Английский язык / 5 сентября 2021 в 23:21
Crimes and Criminals
Read the text and do the tasks
Classiﬁcation of Crimes
Crimes are usually classified as treason, felony, or misdemeanor. The fundamental distinction between felonies and misdemeanors rests with the penalty and the power of imprisonment. In general, a misdemeanor is an offence for which a punishment other than death or imprisonment in the state prison is prescribed by law. The term «degree of crime» refers to distinctions in the culpability of an offense because of the circumstances surrounding its commission. Crimes are sometimes divided according to their nature into crimes mala in se and crimes mala prohibita; the former class comprises those acts that are thought to be immoral or wrong in themselves, or naturally evil, such as murder, rape, arson, burglary, larceny, and the like; the latter class embraces those acts that are not naturally evil but are prohibited by statute because they infringe on the rights of others (e.g., acts in restraint of trade that have been made criminal under antitrust
legislation). For example, in the United States, the power to define crimes and set punishment for them rests with the legislatures of the United States, the several states, and the territories, the principal authority being that of the individual states. This power in the states is restricted by the federal Constitution, e.g., in the Fourteenth Amendment and in prohibitions against acts of attainder (an act of attainder is a legislative declaration that a particular individual is guilty of a crime) and against ex post facto laws (laws that retroactively declare certain actions to be criminal). State constitutions may also limit state legislative action. The courts cannot look further into the propriety of a penal statute than to ascertain whether the legislature has the power to enact it. Administrative rules may have the force of law, and violations of such rules are punishable as public offenses, provided that the legislature has made such violations misdemeanors.
1. Are the following statements true or false?
1) The fundamental distinction between felonies and misdemeanors is in the type of punishment TRUE.
2) The term «degree of crime» refers to distinctions in the culpability of an offense because of the person committing this crime. TRUE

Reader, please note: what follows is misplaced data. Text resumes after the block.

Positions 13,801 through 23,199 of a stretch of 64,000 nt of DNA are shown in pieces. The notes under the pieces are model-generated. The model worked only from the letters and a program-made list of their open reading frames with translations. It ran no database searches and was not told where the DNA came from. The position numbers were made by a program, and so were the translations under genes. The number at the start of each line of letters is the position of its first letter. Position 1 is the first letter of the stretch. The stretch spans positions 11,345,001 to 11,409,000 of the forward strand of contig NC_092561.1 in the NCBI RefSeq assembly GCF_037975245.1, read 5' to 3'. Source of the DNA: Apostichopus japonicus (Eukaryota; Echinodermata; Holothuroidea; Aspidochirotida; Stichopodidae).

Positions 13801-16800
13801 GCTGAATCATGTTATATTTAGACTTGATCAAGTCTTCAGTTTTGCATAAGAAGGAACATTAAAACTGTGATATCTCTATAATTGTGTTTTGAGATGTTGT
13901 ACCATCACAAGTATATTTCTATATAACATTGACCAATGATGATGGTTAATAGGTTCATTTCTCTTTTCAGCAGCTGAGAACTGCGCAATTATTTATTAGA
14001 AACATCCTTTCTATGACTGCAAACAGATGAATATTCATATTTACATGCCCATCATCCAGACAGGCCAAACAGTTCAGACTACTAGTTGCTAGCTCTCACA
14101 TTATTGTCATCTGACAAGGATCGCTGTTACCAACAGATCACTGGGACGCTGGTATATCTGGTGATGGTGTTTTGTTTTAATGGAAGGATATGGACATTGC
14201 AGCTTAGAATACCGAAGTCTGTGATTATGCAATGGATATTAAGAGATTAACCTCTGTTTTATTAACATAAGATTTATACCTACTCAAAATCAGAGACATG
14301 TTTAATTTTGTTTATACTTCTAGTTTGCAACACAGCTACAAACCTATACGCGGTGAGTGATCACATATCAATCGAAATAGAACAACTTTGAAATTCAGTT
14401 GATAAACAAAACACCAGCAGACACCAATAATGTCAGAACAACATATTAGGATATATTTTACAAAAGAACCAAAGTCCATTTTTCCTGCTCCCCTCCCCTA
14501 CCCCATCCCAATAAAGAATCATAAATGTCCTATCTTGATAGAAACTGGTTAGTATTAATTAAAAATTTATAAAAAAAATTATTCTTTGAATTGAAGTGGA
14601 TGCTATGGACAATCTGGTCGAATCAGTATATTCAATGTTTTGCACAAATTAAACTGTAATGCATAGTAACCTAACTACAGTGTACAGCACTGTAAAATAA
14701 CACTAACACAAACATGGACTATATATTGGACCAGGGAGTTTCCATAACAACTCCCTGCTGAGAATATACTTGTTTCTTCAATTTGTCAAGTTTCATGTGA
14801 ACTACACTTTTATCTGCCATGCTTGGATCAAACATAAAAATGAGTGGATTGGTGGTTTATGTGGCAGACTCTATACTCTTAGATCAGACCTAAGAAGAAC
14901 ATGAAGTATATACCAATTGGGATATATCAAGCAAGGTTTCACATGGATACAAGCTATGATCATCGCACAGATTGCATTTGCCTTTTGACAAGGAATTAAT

3) Crimes mala in se are thought to be naturally evil.
4) Crimes mala prohibita include murder, rape, arson, burglary, larceny etc. TRUE
5) In the United States, the power to define crimes and set punishment for them rests with the judiciary of the United States
6) The federal Constitution restricts the power of the state to define laws.
7) State constitutions may also limit state legislative action. TRUE
8) The violations of administrative rules are not punishable as public offenses.
2. In the text find the crimes which are:
– against people;
– against property;
– against state.
3. In the box below you can see the names of the crimes. Match the crimes with their definitions.
embezzlement, slander, libel, smuggling, assault, assassination, treason,
murder, arson, extortion, robbery, theft , burglary, espionage
1) the crime of taking for personal use money or property that has been given on trust by others, without their knowledge or permission
2) trying to find out secrets by illegal means
3) the killing of somebody, especially a political leader or other public figure, by a sudden violent attack
4) the crime of entering a building to commit a felony, usually theft
5) the crime of carrying goods into a country secretly because they are illegal or in order to avoid paying duty on them
6) betraying your country to a foreign power.
7) the crime of obtaining something such as money or information from somebody by using force, threats, or other unacceptable methods
8) a violent physical or verbal attack
9) the act or an instance of illegally taking something that belongs to somebody else, especially by using force, threats, or violence
10) killing someone intentionally
11) the crime of setting fi re to a building
12) the act or crime of stealing somebody else’s property
13) the offense of saying something false or malicious that damages somebody’s reputation
14) the offense of writing or publishing something false or malicious that damages somebody’s reputation
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